The real health reform discussion, the one we should be having, is “What must we do to create a health system that is both efficient and fair?” The answer will almost certainly include relegating the private sector to markets where market forces or regulation are effective at aligning short-term private incentives and goals with long-term societal interests. If such markets are scarce or non-existent in health, then the private health sector will be of limited value.
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    05/14/2010

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    The linked article by Richard Abrams was quite clear and interesting. Thank you.

    There are at least three meanings of the phrase “free market”:

    • an economic model of market behavior which can be subjected to analysis, the conclusions of which can be used — to the extent that the model is apt — to predict the behavior of real markets;

    • a market in which prices and production develop primarily as the net result of individual decisions rather than being determined by a political process;

    • a laissez-faire market, in which government does not atypically constrain the actions of buyers or sellers nor attempt to manipulate their choices through subsidies, tariffs, special taxes, tax exemptions or other means.

    Unsurprisingly, when a term with emotional resonance (which almost any phrase including the word “free” has in the United States) has multiple meanings, people shift between one meaning and another during the course of debate, often with no idea that they (and those whom they debate) are doing so.

    Abrams’ observation that “there is no such thing as a ‘free market’” almost certainly means that there is no real market that is described with complete accuracy by the “free market” economic model — an obvious and uninteresting statement. Of more interest — and probably still unanswered — is the question, “Under what, if any, conditions which might actually present themselves is a real market described well enough by the ‘free market’ model that the model will be useful for practical analysis and prediction?”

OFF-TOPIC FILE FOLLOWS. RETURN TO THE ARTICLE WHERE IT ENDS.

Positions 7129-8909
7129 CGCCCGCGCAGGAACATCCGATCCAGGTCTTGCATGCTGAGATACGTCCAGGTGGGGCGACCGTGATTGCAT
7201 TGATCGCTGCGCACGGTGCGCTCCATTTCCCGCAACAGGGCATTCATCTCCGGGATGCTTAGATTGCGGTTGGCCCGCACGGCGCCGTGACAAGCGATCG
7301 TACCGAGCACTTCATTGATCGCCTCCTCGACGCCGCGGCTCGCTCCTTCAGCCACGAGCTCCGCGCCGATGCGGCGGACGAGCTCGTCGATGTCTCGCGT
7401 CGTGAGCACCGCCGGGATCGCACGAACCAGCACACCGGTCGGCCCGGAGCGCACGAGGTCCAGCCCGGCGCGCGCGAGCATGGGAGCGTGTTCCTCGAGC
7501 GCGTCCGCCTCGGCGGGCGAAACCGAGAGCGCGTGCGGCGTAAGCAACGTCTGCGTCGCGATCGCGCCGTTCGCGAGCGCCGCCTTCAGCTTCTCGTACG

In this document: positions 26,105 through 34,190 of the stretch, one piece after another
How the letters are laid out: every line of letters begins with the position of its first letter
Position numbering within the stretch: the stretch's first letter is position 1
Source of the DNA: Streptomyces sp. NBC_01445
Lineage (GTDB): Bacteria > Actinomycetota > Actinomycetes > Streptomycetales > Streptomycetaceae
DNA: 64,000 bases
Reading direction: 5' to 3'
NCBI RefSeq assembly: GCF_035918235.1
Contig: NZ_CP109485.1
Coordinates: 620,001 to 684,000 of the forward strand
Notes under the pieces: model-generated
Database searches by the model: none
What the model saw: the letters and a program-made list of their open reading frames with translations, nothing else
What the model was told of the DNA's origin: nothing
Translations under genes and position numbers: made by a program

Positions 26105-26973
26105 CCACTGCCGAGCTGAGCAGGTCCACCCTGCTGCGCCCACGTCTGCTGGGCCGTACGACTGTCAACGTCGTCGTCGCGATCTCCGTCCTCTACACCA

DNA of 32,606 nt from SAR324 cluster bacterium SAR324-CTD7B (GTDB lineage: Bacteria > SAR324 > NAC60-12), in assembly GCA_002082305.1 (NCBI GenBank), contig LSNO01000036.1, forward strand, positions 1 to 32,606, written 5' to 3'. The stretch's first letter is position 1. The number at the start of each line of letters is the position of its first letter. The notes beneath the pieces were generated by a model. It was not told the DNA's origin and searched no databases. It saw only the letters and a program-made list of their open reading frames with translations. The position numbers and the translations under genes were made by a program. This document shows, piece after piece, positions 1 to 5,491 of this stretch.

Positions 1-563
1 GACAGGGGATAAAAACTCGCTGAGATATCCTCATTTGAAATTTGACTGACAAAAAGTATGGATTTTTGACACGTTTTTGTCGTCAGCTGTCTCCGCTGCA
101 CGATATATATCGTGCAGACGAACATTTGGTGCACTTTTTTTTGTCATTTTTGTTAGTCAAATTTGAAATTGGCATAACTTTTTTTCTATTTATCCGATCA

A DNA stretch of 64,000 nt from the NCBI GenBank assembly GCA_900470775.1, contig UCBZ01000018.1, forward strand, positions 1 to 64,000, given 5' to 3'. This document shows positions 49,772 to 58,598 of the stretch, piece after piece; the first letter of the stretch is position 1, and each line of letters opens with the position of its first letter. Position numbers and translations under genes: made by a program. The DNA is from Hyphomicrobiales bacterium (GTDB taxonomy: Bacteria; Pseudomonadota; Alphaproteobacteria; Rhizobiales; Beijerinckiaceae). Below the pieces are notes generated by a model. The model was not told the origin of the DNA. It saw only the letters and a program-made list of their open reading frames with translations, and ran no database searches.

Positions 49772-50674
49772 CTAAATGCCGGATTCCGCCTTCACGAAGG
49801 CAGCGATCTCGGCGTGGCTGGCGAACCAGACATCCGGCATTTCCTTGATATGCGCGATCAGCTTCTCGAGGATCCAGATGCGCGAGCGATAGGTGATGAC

In engineering, one sometimes constrains the design of a product not because it is known that other designs cannot work, but because the constraint makes it possible to analyze the design by known and computationally feasible methods. For similar reasons, it is possible that if we can determine that the free market model is applicable under certain conditions, we might choose to bring about those conditions simply because economists could then better predict the course of events.

    It's not even a phrase anymore - it's a chant for those who don't care to think very much.

    It's the same with energy independence: important people tell us that we need to drill everywhere in the US because it will lower our dependence on foreign oil.

    The last I checked, there was only one price for oil, and that was spot price. If you drive around looking for a gas station that sells gas made from American oil, you'll run out of gas because they don't exist.

    Colin Powell held up a vial of air and asked us to "imagine it contained..." and nobody caught the use of the word imagine. I lost my voice screaming that it was a trick, and that it only contained air.

    We have a deep thirst for fear and slogans; two things that have no dependence on truth.

    The comments to this entry are closed.